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After removing some drywall in a basement that had mold on the bottom 1-2 inches, I was left with the base stud still black. Per the recommendation of a local company, I sprayed everything with hydrogen peroxide. I'm now trying to decide if I should have the framing removed and replaced, or if it is OK to drywall over this stud:

moldy base stud

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It is really hard to tell from your picture. It looks like it is still wet. –  DMoore Aug 13 '13 at 4:35
    
It is not wet (been months since I sprayed it), that's the current dry color of the stud. –  Jeremy Mullin Aug 13 '13 at 4:38
    
Is there a seal between the bottom plate and the concrete? FWIW, I (an many others) are not a fan of the 'trap wood behind a vapor barrier' method of doing basements. It leads to problems exactly like this. –  DA01 Aug 13 '13 at 15:38

1 Answer 1

I've seen peroxide and bleach mixtures used frequently to remove mold on studs. The Natural Resources Defense Council suggests mixing a 1 in 10 bleach solution to clean. The NRDC might be a little too "green" for some people, but the Environmental Research Laboratory at the University of Arizona also has a great article regarding this. They suggest a bleach to water ratio of 3/4 cup to 1 gal and a minimum 5 minute contact time before rinsing to inactivate and neutralize the mold. Since hydrogen peroxide and bleach do virtually the same thing, I would say the mold is dead if you allowed enough contact time.

However, my concern is the vapor barrier in your picture.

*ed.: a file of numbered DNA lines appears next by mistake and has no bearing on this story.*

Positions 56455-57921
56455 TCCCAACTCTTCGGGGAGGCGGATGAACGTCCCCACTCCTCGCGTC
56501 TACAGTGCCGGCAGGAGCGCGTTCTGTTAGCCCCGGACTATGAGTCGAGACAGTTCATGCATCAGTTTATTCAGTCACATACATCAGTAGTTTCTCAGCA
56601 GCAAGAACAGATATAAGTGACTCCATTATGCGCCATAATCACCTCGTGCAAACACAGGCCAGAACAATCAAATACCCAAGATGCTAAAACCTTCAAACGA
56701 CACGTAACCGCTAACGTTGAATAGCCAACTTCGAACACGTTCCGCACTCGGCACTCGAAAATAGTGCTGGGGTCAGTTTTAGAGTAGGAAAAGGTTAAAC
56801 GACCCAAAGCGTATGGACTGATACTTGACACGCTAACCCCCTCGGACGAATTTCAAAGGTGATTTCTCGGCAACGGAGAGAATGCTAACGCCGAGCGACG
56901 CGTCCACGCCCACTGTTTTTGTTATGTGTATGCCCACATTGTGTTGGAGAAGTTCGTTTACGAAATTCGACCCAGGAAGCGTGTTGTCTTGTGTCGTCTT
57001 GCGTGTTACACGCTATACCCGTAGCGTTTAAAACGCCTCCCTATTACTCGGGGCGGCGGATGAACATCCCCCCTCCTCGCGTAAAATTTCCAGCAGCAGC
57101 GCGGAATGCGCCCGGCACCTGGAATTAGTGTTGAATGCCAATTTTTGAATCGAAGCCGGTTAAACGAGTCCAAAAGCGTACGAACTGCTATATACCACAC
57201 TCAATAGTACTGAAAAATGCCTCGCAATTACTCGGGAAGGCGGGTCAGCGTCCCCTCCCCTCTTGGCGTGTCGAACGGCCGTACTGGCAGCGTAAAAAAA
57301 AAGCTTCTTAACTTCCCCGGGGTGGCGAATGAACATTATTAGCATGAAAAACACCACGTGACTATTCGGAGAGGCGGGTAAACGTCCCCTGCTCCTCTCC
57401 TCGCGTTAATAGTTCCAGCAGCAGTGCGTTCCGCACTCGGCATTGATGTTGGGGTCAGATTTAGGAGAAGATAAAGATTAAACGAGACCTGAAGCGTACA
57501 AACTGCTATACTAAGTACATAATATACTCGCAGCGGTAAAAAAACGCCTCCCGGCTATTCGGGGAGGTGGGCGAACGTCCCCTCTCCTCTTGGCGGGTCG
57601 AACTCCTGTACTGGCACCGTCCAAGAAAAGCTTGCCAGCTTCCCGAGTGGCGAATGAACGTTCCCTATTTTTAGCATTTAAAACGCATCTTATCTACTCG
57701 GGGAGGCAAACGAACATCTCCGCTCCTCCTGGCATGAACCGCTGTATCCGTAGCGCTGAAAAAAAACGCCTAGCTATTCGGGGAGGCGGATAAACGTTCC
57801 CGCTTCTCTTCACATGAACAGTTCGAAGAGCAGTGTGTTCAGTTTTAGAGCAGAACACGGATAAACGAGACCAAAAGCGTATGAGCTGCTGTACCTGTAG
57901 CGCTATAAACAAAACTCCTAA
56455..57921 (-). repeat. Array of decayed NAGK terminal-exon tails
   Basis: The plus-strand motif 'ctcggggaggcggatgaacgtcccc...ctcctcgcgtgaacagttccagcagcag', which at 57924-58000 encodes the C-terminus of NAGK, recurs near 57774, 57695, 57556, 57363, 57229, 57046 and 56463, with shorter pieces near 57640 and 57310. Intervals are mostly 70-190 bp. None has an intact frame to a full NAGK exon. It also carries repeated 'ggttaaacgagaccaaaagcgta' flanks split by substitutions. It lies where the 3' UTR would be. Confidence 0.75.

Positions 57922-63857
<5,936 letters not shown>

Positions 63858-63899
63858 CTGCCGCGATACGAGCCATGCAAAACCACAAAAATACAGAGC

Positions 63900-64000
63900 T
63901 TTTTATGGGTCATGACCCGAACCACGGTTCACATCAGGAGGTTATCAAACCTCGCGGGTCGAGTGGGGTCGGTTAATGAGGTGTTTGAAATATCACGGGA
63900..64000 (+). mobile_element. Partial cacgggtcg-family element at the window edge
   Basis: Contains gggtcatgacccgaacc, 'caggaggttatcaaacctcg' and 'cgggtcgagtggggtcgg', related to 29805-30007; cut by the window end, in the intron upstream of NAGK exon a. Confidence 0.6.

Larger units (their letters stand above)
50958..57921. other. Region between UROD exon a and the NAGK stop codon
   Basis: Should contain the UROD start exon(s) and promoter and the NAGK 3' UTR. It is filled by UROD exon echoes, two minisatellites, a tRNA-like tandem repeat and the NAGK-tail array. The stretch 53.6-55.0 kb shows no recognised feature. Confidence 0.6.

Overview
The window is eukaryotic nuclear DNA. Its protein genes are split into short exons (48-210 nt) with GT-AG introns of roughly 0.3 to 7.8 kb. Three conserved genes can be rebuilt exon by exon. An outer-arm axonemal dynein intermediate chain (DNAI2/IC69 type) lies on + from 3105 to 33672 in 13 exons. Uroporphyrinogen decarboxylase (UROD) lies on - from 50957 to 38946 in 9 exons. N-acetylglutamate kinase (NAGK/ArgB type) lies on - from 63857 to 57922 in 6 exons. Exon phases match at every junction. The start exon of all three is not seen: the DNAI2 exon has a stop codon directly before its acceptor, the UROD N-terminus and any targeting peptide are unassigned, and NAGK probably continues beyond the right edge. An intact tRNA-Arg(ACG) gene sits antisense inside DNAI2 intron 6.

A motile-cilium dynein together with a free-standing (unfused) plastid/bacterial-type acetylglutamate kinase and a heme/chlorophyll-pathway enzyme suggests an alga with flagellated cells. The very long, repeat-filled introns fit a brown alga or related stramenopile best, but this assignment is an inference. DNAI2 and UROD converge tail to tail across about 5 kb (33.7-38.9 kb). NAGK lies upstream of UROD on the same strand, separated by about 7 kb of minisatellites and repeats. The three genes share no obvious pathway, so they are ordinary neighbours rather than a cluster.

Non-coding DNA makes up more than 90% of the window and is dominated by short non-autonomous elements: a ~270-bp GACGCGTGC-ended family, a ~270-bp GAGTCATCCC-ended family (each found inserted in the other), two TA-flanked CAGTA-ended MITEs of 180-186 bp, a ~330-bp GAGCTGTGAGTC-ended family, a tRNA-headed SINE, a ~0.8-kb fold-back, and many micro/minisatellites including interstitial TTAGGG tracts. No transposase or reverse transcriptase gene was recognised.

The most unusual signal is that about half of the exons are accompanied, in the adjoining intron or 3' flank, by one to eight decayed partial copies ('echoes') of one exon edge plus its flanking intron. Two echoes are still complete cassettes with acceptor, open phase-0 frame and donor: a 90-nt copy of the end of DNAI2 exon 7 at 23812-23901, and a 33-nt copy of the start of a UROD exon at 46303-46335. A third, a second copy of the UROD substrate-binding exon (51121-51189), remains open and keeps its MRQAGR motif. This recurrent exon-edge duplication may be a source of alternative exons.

Concrete is porous and will slowly allow moisture to penetrate. With the vapor barrier on the interior of the studs it will continually trap moisture in between the barrier and the concrete. This could be the root cause of your moisture problem which caused the mold in the first place. If so you may be seeing more mold in the future depending on where you live, etc. For more information the EPA has a great technical document on "When Continuous Water Vapor Barriers Shall Not Be Installed."

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I agree. The plastic and fiberglass insides are about the most common basement installation. A lot of times causes no problems and makes sense... However the Building Science report on residential basements show this as one of the worst basement installs. The fact is the fiberglass insulation and the vapor barrier create a wet zone and kill air flow... So you get mold. –  DMoore Aug 13 '13 at 5:26
    
Agree. The trapped moisture and cellulose creates a breeding ground for mold. Your vapor barrier is simply making this a sealed container -- it's a common mistake, as there is a lot of confusion regarding warm-side vapor barriers (such as for crawl-spaces/exterior walls) and the issues they cause when the source of moisture is outside the wall(not condensate). Removing the vapor barrier and replacing the drywall with paperless-backed would be better than nothing, but you'll always have issues until properly fixed. Also expect the wood to rot eventually, due to direct contact with the concrete. –  Jacob S Aug 13 '13 at 13:23
    
Thanks. While I agree the vapor barrier could be improved, the water problem was a major recurring leak (which I have fixed). –  Jeremy Mullin Aug 13 '13 at 22:05
    
Should I be concerned that the mold is deeper in the studs (where the peroxide might not reach it)? –  Jeremy Mullin Aug 13 '13 at 22:06

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